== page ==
It took the New York State Legislature eight years, but they've finally overturned me. Okay, maybe not me, but an appellate decision I obtained in 2002 for an insurer client on the issue of whether an insurer could be compelled to proceed with an appraisal under a property insurance policy.
In Fahrenholz v. Security Mut. Ins. Co., 291 876 (4th Dept. 2002), the Appellate Division, Fourth Department, correctly noted, as had then Erie County Supreme Court Justice Eugene Fahey (who now sits on the Fourth Department) on the motion below, that the then-existing version of New York Insurance Law § 3404 "did not eliminate the prohibition against seeking specific performance of the appraisal provision in the standard fire insurance policy set forth in CPLR § 7601". Implying that it did not approve of that statutory prohibition, however, the Fourth Department added that "[f]urther legislative action is required to eliminate that prohibition."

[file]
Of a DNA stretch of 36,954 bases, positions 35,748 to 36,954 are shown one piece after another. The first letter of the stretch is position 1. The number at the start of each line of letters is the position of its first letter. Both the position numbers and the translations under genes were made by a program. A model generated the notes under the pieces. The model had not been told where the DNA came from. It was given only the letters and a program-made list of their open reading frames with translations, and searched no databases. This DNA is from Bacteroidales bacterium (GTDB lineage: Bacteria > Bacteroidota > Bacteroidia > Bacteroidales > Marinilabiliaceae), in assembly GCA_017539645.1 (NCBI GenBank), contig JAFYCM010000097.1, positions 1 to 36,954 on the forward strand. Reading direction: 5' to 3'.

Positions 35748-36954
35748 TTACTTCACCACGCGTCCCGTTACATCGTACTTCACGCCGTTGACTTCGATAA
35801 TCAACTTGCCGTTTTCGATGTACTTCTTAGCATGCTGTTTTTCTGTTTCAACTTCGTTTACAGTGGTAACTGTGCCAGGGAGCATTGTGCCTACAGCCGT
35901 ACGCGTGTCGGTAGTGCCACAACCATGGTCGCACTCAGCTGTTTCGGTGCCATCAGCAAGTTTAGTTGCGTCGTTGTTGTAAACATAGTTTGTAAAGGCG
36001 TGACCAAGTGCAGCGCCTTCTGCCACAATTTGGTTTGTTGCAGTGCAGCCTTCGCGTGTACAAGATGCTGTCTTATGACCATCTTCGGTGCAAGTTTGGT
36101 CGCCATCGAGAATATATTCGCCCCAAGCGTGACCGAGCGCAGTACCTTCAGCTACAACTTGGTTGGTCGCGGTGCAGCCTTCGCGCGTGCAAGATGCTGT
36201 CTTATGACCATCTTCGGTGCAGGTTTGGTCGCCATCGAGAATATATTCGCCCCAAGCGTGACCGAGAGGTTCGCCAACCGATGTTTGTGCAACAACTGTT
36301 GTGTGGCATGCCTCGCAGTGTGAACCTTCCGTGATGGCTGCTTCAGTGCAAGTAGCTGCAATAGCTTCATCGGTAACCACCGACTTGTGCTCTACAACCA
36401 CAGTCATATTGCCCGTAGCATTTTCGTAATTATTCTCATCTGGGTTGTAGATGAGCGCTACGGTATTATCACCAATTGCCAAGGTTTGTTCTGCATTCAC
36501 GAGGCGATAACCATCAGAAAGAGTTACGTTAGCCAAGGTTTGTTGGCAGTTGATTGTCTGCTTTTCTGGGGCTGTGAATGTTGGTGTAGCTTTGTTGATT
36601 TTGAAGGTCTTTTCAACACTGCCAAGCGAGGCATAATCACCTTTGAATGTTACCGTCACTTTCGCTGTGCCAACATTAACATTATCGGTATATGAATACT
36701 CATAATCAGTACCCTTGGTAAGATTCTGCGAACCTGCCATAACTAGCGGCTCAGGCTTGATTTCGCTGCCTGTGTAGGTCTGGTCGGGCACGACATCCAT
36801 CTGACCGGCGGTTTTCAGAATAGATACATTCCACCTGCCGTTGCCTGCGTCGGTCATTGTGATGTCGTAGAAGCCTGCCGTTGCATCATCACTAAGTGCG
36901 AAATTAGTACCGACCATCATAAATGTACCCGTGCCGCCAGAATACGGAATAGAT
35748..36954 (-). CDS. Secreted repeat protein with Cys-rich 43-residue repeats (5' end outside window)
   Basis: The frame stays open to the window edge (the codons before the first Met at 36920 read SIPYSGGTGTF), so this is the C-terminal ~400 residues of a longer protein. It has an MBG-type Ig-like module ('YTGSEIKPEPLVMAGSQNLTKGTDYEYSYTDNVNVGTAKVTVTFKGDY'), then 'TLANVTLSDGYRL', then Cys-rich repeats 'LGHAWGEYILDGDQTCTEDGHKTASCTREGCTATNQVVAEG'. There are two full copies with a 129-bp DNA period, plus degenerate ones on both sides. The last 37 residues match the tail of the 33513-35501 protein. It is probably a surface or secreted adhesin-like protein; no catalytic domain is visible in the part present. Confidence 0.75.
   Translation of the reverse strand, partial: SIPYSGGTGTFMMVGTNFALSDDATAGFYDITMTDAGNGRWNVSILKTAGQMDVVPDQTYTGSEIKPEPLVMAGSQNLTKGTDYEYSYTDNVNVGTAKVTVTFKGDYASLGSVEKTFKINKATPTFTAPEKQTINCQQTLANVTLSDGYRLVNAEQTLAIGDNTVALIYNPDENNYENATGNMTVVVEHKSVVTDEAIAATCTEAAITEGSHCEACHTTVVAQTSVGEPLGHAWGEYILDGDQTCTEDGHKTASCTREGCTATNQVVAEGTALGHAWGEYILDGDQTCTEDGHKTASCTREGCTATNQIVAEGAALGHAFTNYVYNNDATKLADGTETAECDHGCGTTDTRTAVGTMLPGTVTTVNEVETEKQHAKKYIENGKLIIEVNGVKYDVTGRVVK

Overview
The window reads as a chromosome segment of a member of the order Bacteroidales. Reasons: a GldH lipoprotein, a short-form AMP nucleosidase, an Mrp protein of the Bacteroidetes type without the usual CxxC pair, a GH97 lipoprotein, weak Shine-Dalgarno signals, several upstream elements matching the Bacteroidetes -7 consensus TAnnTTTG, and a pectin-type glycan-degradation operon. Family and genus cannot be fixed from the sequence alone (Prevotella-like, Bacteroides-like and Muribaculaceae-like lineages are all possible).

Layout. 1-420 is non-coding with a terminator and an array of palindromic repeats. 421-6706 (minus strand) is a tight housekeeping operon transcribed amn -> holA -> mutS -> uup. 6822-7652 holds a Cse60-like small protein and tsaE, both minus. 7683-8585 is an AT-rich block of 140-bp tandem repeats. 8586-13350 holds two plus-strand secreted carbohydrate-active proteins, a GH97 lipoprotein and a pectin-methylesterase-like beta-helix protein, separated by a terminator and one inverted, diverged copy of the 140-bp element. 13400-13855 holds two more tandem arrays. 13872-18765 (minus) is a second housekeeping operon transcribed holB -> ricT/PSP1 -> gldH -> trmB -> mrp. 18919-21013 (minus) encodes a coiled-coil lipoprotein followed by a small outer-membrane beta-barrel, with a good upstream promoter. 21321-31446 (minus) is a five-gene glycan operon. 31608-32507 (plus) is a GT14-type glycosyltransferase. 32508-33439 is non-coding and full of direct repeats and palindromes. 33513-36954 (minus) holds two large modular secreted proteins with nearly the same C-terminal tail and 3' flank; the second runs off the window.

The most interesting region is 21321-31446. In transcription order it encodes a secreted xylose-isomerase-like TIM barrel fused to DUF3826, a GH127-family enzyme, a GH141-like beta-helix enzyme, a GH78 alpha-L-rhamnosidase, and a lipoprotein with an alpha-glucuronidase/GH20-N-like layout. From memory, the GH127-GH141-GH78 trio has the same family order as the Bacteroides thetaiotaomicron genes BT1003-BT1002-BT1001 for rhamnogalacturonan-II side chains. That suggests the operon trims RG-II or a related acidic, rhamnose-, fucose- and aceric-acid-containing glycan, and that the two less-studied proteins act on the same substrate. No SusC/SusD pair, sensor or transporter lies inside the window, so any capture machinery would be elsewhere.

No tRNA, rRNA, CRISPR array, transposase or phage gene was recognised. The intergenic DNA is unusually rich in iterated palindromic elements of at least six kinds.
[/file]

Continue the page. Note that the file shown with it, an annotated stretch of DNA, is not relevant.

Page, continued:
That legislative action has finally occurred with the passage of Senate Bill 2088-A, which took effect immediately upon Governor Paterson's signing of the bill on March 30, 2010. The bill:
- amends Insurance Law § 3404(g);
- adds new subsection (c) to Insurance Law § 3408; and
- amends CPLR § 7601.